A person seeking out an answer to the question could find many books on the subject. Yet the concept of leadership often still remains vague and unclear. The first reason for this is probably that many books on leadership are really not all that helpful.
But even good books on leadership often fail to provide the core clarity that goes right to the heart of what leadership should be. For example, Marcus Buckingham points out that the book Primal Leadership: Learning to Lead with Emotional Intelligence, ”details nineteen traits that an effective leader is supposed to possess.” Yes, this even includes pew members and officers of churches in our field.
I have that book on my list to read, but now I’m afraid to read it. How are you going to keep 19 different competencies in mind? It is hard to apply such a broad spectrum every day when you are leading. However, it is helpful to understand the characteristics of leadership, because by doing so we find so much value.
Better than trying to memorize 19 characteristics of leadership, I would argue that you need to know the single, underlying core first. Knowing the 19 characteristics of this or that is not going to be sufficient. The 19 characteristics need to be integrated into a bigger idea. What we need to find and suggest to Dr. Byrd is “the core” that he should grasp. This would give him a context for understanding the broader characteristics. So, what is the core of leadership? What is the essence of what a leader does?
Maybe the authors of Primal Leadership follow exactly their 19 characteristics. But, successful attempts at this are rare. I have seen nothing more helpful than the definition of leadership that Marcus Buckingham gives in his book The One Thing You Need to Know: About Great Managing, Great Leading, and Sustained Individual Success.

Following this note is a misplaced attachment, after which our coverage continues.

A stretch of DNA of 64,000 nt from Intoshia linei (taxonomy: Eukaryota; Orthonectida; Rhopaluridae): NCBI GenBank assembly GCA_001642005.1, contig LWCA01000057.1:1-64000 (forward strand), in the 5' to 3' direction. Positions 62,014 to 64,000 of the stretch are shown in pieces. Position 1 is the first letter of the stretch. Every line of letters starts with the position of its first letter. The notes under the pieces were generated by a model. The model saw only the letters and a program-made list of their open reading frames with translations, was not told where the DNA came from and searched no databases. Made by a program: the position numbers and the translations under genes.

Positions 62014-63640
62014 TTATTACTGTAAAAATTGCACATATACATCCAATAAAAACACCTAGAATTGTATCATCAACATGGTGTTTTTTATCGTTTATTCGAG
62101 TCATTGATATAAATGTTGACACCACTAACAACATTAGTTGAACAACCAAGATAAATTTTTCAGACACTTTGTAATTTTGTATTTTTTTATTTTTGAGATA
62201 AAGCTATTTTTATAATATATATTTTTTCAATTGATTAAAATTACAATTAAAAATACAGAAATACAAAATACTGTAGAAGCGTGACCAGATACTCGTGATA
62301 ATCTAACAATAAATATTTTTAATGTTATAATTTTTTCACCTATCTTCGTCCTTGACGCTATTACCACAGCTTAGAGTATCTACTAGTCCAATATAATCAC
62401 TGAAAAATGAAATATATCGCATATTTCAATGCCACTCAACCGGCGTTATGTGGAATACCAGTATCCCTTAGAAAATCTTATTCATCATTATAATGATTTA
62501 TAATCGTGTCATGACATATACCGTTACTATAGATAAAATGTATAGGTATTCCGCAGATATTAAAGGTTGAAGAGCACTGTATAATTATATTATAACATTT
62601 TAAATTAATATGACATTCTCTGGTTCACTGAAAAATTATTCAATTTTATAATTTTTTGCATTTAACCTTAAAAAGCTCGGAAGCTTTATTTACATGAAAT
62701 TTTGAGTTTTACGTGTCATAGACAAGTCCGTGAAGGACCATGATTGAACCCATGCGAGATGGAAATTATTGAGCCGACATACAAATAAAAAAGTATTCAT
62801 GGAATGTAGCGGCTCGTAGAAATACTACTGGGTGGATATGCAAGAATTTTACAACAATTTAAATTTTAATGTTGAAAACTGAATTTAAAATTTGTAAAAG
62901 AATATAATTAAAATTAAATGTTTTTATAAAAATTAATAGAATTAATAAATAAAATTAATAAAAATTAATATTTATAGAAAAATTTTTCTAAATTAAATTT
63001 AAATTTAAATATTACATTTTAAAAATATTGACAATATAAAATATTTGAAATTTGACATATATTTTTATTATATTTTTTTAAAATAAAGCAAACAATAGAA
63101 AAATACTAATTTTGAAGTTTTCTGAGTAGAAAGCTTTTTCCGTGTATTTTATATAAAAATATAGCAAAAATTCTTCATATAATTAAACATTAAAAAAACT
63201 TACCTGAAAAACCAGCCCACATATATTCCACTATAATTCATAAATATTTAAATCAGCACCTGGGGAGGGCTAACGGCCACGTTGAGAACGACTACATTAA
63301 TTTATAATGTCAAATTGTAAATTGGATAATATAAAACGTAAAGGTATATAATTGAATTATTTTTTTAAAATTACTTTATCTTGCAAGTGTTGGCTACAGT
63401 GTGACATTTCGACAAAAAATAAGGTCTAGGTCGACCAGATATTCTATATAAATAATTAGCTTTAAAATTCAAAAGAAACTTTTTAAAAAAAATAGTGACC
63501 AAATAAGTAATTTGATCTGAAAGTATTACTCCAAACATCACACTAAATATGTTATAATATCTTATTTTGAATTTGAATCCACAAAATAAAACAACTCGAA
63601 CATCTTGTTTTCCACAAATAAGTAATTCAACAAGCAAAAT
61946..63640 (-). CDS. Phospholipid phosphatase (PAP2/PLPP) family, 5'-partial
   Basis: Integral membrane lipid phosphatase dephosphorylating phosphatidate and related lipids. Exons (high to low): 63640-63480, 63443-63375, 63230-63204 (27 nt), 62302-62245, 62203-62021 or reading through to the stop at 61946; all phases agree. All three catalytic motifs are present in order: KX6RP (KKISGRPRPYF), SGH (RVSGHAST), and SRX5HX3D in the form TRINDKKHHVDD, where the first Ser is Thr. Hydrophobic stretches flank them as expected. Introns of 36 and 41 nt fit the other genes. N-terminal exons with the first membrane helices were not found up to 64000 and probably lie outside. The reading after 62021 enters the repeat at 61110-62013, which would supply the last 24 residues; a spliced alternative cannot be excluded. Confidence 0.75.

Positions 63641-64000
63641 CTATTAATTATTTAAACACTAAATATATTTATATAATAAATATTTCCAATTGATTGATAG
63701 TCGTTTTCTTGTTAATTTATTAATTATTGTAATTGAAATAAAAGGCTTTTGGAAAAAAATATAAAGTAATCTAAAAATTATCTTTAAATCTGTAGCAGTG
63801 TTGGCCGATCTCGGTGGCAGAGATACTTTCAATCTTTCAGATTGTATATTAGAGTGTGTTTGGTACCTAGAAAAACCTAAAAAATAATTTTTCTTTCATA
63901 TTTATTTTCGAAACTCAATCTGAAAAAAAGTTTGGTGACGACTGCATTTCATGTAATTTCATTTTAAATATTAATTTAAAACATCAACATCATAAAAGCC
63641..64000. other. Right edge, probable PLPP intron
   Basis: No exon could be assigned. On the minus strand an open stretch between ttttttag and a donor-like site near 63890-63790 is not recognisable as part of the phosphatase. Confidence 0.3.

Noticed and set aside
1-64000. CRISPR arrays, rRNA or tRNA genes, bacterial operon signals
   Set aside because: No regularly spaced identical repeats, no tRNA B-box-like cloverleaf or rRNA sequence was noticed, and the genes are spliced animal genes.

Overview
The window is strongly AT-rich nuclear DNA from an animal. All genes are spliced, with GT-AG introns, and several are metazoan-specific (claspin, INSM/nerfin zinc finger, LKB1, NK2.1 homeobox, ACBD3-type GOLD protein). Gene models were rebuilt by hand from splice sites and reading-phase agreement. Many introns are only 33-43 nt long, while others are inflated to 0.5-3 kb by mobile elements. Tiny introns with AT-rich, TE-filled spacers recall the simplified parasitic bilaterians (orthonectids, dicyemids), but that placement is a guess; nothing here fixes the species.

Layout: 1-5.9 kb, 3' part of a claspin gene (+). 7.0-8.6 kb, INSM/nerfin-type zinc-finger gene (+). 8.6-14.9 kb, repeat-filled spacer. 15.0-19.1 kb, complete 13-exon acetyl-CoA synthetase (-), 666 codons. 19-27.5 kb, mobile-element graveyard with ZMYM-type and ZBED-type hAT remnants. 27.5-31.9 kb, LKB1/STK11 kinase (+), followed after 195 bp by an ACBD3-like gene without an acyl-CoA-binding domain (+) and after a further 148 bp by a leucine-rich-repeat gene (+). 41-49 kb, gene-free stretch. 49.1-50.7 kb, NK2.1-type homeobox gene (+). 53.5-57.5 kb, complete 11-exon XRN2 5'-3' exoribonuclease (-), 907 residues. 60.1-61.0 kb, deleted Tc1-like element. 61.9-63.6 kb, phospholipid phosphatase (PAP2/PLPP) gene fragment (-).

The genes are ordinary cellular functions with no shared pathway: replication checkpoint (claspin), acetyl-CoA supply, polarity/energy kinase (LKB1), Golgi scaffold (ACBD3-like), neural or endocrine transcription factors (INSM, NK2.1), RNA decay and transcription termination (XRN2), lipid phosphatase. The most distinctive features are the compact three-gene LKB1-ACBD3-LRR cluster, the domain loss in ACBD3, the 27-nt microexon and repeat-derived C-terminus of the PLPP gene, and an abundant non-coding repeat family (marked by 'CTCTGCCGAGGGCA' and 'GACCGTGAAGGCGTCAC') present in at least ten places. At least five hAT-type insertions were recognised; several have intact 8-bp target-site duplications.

Buckingham’s definition is not simply the best of a bunch of “good but still not exactly right” attempts; it resonates. When you read his definition, you immediately get it. Finally, you have an “aha” moment, and realize “that’s it — that’s what leadership is.” So, what does a leader do? Buckingham’s answer is:
Great leaders rally people to a better future.
A great leader does not control people, he rallies them. He rallies them to realize and bring about a vision of a better future.
Buckingham especially emphasizes the future-oriented nature of leadership:
The two key words in this definition are “better future.” What defines a leader is his preoccupation with the future. In his head he carries a vivid image of what the future could be, and this image drives him on. This image, rather than, say, goals of outperforming competitors, or being individually productive, or helping others achieve success, is what motivates the leader.
Don’t misunderstand. An effective leader might also be competitive, achievement oriented, and a good coach. But these are not the characteristics that make him a leader. He is a leader if, and only if, he is able to rally others to the better future he sees. (The One Thing You Need to Know, pp 59-60.)
One last aspect: This means that a leader must have a talent for optimism. If you are not an optimistic person, nobody will want to go to the future that you see. Leaders rally to a better future. “As a leader you must possess the inner passion; of believing, deeply and instinctively, that things are going to get better” (p. 63). (sic)
By the way, I’m Left Behind
Adapted from About Matt Perman